Reflections After the Knife: Five Lessons

Many of you know that I had a total hip replacement mid-August. Well, what a learning experience surgery and recovery has been!  I’d like to share what this experience is teaching me.

  • I didn’t know the unbelievable value of company before and after surgery. I’ll never forget my dear friend that was scheduled to drop me off–and who stayed until I went into surgery!  She was an enormous comfort. As was another good friend who met me after recovery and stayed to visit. And then more surprise visits that evening.  It’s such a fragile period–one never ever forgets the kindness of those who take the time to stop by.
  • I didn’t know how very important to my comfort and healing were the cards and e-mails and phone calls from friends far and near–before and after surgery. And I had no idea how nurturing to body, mind and spirit were the flowers, food, and conversation brought to me when I returned home. No wonder that we are told to “visit the sick.” I am overwhelmed with gratitude for all the kindness and generosity of those visits. And for the offers of transportation. And for my neighbor who daily walks my dog.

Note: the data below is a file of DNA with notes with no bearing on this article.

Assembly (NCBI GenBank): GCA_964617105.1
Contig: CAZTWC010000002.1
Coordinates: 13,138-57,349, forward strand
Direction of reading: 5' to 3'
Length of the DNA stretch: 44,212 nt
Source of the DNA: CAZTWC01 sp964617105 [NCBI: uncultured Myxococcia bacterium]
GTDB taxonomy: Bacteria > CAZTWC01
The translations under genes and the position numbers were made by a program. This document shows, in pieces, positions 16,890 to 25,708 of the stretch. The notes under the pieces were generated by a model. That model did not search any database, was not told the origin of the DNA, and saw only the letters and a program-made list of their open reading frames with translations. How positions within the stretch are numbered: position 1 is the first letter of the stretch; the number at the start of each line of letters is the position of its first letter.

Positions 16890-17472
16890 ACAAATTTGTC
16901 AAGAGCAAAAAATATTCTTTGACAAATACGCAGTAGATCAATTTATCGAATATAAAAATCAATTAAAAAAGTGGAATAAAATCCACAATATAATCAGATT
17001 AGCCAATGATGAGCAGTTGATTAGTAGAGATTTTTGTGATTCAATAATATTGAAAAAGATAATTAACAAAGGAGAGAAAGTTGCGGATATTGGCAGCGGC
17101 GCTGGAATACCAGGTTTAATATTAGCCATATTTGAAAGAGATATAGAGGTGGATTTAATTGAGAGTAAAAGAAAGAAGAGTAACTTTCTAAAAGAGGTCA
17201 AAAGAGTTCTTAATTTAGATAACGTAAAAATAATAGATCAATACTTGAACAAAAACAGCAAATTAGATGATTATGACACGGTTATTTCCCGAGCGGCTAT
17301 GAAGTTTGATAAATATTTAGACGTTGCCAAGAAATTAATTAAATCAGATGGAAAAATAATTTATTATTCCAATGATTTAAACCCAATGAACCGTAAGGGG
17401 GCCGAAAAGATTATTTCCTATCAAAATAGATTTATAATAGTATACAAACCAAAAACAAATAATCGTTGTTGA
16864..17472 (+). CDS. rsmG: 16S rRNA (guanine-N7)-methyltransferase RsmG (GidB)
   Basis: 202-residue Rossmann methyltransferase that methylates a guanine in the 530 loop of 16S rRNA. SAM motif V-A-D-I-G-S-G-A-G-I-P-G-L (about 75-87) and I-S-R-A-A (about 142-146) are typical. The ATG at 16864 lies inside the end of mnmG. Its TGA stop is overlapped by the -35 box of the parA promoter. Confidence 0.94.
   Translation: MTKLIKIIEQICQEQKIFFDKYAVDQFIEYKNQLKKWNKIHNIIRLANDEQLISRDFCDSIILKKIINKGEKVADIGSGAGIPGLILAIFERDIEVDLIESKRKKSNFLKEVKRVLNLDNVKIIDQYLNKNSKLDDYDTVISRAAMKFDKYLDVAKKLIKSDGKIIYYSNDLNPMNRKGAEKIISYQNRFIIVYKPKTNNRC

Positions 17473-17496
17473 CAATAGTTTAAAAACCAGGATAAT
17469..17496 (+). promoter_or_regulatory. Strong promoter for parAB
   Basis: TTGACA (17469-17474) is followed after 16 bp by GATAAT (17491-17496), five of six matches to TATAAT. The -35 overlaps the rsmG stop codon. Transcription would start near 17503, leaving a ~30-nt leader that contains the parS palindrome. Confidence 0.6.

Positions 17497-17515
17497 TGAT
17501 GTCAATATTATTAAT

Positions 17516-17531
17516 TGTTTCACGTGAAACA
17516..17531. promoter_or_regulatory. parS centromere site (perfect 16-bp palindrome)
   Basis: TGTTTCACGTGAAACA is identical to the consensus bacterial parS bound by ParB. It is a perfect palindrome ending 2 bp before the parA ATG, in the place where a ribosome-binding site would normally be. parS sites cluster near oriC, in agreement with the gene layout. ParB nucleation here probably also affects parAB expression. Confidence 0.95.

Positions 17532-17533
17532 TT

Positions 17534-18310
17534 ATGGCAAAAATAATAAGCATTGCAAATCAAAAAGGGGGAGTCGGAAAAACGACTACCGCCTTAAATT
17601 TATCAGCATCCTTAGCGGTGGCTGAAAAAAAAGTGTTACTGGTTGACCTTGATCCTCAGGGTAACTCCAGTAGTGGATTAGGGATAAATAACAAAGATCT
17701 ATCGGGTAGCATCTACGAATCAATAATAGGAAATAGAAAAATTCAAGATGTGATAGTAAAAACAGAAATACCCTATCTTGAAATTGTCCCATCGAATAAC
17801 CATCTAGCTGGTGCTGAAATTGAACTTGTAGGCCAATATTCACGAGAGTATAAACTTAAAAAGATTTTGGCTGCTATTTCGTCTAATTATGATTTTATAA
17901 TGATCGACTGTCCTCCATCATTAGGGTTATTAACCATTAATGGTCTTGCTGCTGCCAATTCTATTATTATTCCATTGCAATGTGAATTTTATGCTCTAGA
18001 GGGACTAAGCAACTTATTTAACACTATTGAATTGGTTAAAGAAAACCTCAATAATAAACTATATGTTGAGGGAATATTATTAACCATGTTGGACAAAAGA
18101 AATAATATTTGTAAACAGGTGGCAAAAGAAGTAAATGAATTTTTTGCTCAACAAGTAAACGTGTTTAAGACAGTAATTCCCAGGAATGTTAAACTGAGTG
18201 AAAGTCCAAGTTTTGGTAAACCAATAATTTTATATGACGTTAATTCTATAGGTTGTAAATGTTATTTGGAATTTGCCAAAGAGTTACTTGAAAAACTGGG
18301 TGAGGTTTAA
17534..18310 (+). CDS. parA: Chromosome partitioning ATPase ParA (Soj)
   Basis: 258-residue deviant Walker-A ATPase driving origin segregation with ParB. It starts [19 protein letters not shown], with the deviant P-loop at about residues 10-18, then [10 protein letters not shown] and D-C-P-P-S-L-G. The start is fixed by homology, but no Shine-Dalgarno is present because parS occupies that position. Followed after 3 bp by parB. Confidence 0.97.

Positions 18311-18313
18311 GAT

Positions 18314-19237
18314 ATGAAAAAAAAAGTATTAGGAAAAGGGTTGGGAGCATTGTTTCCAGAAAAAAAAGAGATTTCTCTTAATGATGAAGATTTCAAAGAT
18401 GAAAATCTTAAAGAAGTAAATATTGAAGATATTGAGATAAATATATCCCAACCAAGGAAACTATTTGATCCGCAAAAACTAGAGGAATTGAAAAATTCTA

• I didn’t know how patient I needed to be and how important it was to honor my healing process. “Stasis is the basis of all complications and movement means improvement,” as a nurse friend shared, but I’m also learning to listen to my body because when I overdo–as I’m given to doing–then I pay the price in more pain and slower healing.
  • I didn’t know what it feels like to be, even temporarily, disabled. There’s a loss of freedom, loneliness, vulnerability.  Emotions get either buried deep or are all too close to the surface.
  • I didn’t know “not to take it personally.”  I’m accepting that it’s really not about me. People’s being there for me–or not–is far less a reflection of me than of them:  their compassion, generosity and kindness. As a wise older friend told me very long ago, “Your foster mother loves you as well as she can.”  Isn’t it always that way? People do the best they can. I think the ticket is striving for realistic expectations–especially when it comes to those closest to us.

Oh, and I didn’t know that our animals get it!  My normally rambunctious and demanding dog returned from her “vacation” much calmer, quieter and more protective. I am grateful. Even Luli is my teacher.
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Comments

Reflections After the Knife: Five Lessons — 2 Comments

  1. Luli is a beautiful snow white husky, thanks for the introduction. Your collegiate literature background really shows in your writing, intriguing! Can more be found in your newsletter? Chin up positive one, the hip will heal, besides, GOD has a plan for you. “Dwell on what is good. ” A Friend.

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